Peterhof Palace, also known as the Russian Versailles. Peterhof palace was built as a summer residence and one of the most popular sites for tourists. The Peterhof complex includes castles, huge parks, architectural statues, fountains, and decorations.

Chuch of the Savior on the spilled blood

Church of the Savior on the spilled blood, built in traditional Russian style, designed with unique mosaic stones. This church is wheelchair accessible, with ramps at the entrance and exit. However, there are heavy doors, so please contact the administrator or security staff for assistance.

Some places in St. Petersburg do not allow all types of wheelchairs. When this is the case at a particular highlight, they offer free rental wheelchairs.

Peterhof St.Petersburg
Church of the spilled blood
Catherine Palace St. Petersburg

Tours in St. Petersburg

Would you like to spend some time in the second biggest city in Russia? We have the perfect tours for you. A one-day tour and a two-day tour. You get to see all the highlights together with your officially licensed guide who tells you everything you need to know about this artistic city. With him, you drive around in your private adapted vehicle and see all wonders the city offers.

Click on the button to see our tours.

Weather and the best time to visit the city

The city has relatively cold winters with an average maximum temperature of -2°c (28,4 °f) to an average minimum temperature of -9°c (15,8 °f). The best time to visit St. Petersburg is from May to August when the average temperature is around 20°c (68 °f). However, these are also the months with the most rain falls.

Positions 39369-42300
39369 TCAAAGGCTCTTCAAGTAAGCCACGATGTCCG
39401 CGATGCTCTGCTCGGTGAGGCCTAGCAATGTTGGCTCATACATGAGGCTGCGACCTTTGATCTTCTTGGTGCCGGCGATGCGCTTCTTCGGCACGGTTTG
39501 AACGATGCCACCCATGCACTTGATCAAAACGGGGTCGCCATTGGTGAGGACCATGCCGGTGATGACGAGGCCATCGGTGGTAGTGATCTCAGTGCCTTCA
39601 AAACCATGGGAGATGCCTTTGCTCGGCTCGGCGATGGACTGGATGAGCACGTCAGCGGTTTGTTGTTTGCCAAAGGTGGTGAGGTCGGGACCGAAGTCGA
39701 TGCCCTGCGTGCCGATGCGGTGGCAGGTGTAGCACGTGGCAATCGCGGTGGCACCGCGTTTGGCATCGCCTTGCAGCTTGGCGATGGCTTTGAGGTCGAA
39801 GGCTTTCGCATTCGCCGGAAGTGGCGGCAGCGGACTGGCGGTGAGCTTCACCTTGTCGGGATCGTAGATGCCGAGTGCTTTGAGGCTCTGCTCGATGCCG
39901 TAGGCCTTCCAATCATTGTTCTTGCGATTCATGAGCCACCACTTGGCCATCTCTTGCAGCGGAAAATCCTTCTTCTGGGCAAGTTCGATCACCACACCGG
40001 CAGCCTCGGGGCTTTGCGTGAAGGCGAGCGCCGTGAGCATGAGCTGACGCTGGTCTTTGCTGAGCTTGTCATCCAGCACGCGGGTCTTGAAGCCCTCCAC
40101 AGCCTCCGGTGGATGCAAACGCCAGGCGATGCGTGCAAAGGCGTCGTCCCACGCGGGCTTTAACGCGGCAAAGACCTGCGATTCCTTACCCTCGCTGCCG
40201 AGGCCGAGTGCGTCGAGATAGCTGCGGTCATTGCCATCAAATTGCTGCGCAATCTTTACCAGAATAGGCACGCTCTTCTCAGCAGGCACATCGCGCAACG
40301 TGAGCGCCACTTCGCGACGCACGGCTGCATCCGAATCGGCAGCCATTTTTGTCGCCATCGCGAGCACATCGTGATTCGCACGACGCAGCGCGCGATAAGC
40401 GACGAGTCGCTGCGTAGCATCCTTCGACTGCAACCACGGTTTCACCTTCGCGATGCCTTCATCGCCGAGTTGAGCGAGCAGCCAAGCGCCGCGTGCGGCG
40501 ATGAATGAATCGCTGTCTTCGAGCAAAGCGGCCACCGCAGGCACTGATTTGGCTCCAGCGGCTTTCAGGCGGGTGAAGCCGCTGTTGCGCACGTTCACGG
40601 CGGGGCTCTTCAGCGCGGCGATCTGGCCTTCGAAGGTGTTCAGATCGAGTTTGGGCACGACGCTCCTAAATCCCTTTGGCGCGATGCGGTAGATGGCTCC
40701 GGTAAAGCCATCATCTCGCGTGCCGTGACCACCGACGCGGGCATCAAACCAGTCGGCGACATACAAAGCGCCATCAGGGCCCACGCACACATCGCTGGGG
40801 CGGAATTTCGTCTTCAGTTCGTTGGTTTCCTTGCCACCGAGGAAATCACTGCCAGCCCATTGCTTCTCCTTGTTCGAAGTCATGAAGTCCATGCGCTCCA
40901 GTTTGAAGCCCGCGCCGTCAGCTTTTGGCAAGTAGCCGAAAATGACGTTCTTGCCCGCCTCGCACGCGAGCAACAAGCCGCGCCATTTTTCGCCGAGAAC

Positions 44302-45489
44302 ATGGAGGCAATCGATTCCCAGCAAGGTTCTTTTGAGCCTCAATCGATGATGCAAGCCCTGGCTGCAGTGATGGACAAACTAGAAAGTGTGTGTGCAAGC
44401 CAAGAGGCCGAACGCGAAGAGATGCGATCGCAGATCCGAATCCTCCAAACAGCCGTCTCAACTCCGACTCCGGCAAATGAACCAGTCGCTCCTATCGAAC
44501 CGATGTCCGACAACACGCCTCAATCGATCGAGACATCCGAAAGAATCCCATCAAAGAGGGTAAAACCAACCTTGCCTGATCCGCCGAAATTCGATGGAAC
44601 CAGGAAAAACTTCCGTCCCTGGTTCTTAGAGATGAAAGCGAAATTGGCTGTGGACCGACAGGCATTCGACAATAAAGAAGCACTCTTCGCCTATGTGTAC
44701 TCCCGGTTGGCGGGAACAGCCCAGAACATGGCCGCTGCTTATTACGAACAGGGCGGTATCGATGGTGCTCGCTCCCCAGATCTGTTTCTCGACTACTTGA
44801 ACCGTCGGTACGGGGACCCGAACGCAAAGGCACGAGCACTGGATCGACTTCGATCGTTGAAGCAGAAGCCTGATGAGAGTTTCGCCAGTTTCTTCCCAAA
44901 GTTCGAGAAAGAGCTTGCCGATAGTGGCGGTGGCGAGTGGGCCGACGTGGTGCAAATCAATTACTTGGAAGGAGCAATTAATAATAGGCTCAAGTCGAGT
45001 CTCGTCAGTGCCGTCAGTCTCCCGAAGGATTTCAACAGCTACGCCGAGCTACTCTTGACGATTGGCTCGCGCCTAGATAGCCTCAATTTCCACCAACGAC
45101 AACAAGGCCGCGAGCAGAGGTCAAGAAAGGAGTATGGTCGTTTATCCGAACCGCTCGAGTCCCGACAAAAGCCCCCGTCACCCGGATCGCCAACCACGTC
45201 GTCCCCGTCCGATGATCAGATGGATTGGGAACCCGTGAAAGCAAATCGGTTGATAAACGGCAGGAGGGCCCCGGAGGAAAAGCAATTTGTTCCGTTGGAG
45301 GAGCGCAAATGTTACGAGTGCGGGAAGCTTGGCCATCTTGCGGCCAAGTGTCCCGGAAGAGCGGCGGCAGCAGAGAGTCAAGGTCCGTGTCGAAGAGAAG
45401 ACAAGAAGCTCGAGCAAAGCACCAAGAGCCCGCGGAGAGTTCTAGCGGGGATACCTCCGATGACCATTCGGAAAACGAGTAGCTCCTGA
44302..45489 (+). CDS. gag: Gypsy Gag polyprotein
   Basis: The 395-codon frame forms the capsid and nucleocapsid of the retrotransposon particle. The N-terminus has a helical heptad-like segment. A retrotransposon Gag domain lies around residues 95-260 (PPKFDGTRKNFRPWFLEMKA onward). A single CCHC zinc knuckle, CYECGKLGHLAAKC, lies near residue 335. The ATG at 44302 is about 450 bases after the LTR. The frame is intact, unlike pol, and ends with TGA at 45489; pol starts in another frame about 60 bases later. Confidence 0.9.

Russian currency

The currency in Russia is the Russian ruble. You can pay with coins and bills. The notes are from 10 rubles till 5000 rubles, and there are coins from 25 rubles, 10 rubles, 5 rubles, 2 rubles, 1 ruble, 50 kopeks, ten kopeks, and one kopek. Click here to convert currency.


The primary language in the city is Russian. And they also use the Russian alphabet, which makes it difficult to read the signs on the street when you do not know the language. Furthermore, in general, the Russian people speak limited English.

How to get around in St. Petersburg

Before you go, please note that you need a valid visa to travel to and within St. Petersburg.

The Metro in St. Petersburg is a quite friendly solution to get around for people with limited mobility. All the metro stations are equipped with special lifts. For more information about St. Petersburg’s Metro, check the website.

However, not all public transport is adapted for wheelchair users. There are city buses with ramps, however unfortunately not all, so best to check before travelling.

Alternatively, you can reserve an adapted taxi. Contact us for more information and detail.

VISA information for cruise passengers

For cruise passengers arriving at St. Petersburg port, since you are traveling without visas stamped in your passport, you have to be accompanied by your guide everywhere.

You have to show your printed Tour Tickets (blanket visas) and your passport to the customs officers. Without these documents, you will not be able to enter the museums in St. Petersburg. When this occurs, no refund is possible.

When booking a tour and while being under tour guidance, you do not need an individual visa. The tour-tickets will be sufficient and will be emailed prior to your tour date. You will need to show this upon entry, together with your passport.

Information required for obtaining the tour-ticket:

  • Name
  • Birth Date & Birthplace
  • Citizenship
  • Passport serial number & Passport validity
  • Cruise and Ship name